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Murder in Japan

Analysis: Killings are down. So why is anxiety up?

Hamai has researched the contradiction between increasing panic about crime, and the reality of the falling rate. One of his studies tracked crime reporting in the liberal Asahi newspaper over a twenty-year period (1985-2004) when homicide rates trended downward. Even as the frequency of such incidents was falling, he found the number of articles that contained the words “heinous” and “murder” increased exponentially — inevitably leading many to get the erroneous impression that the nation was in the grip of a serious crime wave.

“The media coverage of murder cases has changed over the years: it’s much more sensationalist, it portrays offenders as monsters, and focuses in much greater detail on the victims and the cruelest elements of crimes,” says Hamai, who previously spent many years working in the Ministry of Justice.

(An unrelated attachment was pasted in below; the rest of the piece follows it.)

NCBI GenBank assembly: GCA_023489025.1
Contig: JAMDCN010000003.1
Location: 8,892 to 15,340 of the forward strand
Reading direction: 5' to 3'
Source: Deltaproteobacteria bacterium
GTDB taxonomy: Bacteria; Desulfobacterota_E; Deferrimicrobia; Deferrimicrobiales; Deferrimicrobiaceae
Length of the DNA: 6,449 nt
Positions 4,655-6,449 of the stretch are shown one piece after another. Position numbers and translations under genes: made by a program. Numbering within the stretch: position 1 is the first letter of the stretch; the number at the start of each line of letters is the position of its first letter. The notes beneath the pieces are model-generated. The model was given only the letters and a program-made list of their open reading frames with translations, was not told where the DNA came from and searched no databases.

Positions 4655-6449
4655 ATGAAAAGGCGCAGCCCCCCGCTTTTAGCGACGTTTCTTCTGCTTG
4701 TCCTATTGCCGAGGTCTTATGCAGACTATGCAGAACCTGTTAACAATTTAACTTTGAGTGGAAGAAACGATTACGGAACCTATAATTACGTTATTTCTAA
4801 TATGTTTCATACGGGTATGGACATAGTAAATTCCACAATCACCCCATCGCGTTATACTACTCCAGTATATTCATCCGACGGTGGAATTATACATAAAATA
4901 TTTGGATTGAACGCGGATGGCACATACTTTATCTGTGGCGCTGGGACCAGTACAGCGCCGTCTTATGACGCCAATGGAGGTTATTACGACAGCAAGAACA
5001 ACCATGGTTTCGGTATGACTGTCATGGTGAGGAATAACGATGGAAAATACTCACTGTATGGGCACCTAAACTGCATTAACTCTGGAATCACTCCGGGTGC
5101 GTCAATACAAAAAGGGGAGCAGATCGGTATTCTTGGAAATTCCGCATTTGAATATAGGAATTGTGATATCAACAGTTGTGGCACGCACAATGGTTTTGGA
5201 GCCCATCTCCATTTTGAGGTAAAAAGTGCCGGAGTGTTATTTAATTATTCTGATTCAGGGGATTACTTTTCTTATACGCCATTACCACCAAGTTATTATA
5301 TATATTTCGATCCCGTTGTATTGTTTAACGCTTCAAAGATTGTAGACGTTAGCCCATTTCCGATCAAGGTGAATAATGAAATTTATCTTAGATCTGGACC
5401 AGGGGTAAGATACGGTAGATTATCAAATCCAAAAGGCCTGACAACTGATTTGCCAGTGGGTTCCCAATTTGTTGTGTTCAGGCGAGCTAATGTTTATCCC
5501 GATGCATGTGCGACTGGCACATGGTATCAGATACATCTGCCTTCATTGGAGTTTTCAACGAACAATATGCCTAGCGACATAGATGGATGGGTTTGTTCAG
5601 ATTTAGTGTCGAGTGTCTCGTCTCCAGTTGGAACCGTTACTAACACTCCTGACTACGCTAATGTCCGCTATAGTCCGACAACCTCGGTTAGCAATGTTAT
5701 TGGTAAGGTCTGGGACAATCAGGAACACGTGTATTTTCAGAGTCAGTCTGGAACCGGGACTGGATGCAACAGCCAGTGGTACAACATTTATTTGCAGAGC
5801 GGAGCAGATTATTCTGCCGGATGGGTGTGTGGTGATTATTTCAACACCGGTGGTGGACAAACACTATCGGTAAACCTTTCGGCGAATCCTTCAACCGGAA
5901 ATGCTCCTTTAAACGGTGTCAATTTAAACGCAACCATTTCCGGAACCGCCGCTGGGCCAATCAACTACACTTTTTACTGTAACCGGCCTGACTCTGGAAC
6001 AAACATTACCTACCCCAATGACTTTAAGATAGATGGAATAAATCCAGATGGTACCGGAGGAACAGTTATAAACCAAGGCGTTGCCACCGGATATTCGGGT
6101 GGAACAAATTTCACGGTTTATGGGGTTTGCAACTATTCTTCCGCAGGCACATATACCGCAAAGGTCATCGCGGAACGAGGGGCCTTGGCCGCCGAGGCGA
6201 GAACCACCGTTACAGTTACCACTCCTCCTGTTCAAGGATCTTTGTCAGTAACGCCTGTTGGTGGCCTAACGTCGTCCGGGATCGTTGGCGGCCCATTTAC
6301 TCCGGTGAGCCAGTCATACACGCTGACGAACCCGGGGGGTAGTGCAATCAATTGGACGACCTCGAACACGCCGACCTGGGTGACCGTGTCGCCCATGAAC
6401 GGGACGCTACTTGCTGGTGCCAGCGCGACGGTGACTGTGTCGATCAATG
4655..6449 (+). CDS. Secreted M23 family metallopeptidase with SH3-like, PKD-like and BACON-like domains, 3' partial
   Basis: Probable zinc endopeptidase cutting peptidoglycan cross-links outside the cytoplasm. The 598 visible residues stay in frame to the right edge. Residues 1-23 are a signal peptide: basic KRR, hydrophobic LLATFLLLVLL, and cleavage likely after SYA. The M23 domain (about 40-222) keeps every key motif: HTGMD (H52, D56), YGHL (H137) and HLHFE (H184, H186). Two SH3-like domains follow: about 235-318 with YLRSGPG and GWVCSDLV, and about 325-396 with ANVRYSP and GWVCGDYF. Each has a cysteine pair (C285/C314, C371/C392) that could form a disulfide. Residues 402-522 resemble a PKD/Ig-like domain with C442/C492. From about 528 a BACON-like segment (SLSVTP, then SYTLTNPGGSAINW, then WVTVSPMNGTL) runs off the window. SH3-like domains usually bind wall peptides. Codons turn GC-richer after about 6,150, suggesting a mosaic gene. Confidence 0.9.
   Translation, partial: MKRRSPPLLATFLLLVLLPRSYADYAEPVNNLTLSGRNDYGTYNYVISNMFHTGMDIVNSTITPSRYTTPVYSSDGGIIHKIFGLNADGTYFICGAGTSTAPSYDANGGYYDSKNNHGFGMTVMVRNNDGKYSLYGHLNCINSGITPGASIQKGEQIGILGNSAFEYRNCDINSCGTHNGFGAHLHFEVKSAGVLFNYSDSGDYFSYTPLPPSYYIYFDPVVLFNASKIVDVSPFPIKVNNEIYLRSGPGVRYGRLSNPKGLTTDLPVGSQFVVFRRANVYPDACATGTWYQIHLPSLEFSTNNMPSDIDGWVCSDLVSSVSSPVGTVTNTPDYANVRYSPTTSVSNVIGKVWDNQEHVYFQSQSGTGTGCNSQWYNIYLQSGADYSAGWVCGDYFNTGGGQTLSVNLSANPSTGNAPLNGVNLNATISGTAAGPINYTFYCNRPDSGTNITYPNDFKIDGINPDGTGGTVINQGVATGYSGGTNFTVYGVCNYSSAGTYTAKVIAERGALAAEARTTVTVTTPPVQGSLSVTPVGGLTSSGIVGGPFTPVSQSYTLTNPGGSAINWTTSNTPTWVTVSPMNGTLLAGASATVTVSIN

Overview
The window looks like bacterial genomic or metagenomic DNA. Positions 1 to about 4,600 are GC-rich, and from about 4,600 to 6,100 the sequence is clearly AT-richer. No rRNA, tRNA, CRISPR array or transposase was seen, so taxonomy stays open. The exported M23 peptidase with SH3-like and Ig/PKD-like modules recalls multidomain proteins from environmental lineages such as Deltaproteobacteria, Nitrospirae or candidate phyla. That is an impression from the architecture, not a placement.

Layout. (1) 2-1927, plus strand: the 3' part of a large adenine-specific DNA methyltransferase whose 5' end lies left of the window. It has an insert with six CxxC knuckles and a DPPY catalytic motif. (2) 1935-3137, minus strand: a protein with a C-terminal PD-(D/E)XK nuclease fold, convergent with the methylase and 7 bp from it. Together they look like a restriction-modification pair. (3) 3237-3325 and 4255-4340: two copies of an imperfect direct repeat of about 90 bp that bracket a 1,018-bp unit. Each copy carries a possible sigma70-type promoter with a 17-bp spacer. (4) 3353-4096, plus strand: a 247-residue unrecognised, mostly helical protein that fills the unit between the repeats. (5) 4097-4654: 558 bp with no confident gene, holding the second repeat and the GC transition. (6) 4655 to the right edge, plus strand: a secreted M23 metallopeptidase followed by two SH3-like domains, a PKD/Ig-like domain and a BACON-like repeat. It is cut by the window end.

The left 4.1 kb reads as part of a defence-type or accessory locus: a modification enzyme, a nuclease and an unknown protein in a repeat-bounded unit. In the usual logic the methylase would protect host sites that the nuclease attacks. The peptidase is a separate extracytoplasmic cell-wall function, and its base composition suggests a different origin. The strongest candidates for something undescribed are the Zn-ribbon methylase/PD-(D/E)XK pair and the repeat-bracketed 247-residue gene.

Moreover Japanese have a high level of trust in their media.

“People believe what is reported in the media in Japan, around trust 90 percent newspapers and 80 percent of TV. This is way higher than in other countries,” says Professor Hamai.

“In other research I carried out 50 percent of people thought that crime had greatly increased in Japan, but only 4 percent felt it had in their neighborhood. That’s a huge gap,” he adds.

Jake Adelstein, who worked for 12 years on the crime beat of the Yomiuri Shimbun, Japan’s and the world’s biggest newspaper, believes crime stories are essentially a cheap and dependable alternative to other types of stories.

“The Personal Privacy Laws have made investigative journalism very burdensome and expensive, and a flood of court decisions against the media in libel cases further put a damper on edgy articles,” says Adelstein. “Articles on crime fill the gaps, and mistakes can be blamed on the police. Thus, it's safe and cheap. It's economics at work.”

Some older Japanese people like to reminisce, as do elderly folk in many places, how they used to be able to leave their keys in their doors. The truth is, they are probably safer doing it now than they have ever been.

If only someone would let them know it.

 

http://www.globalpost.com/dispatch/japan/100304/murder-japan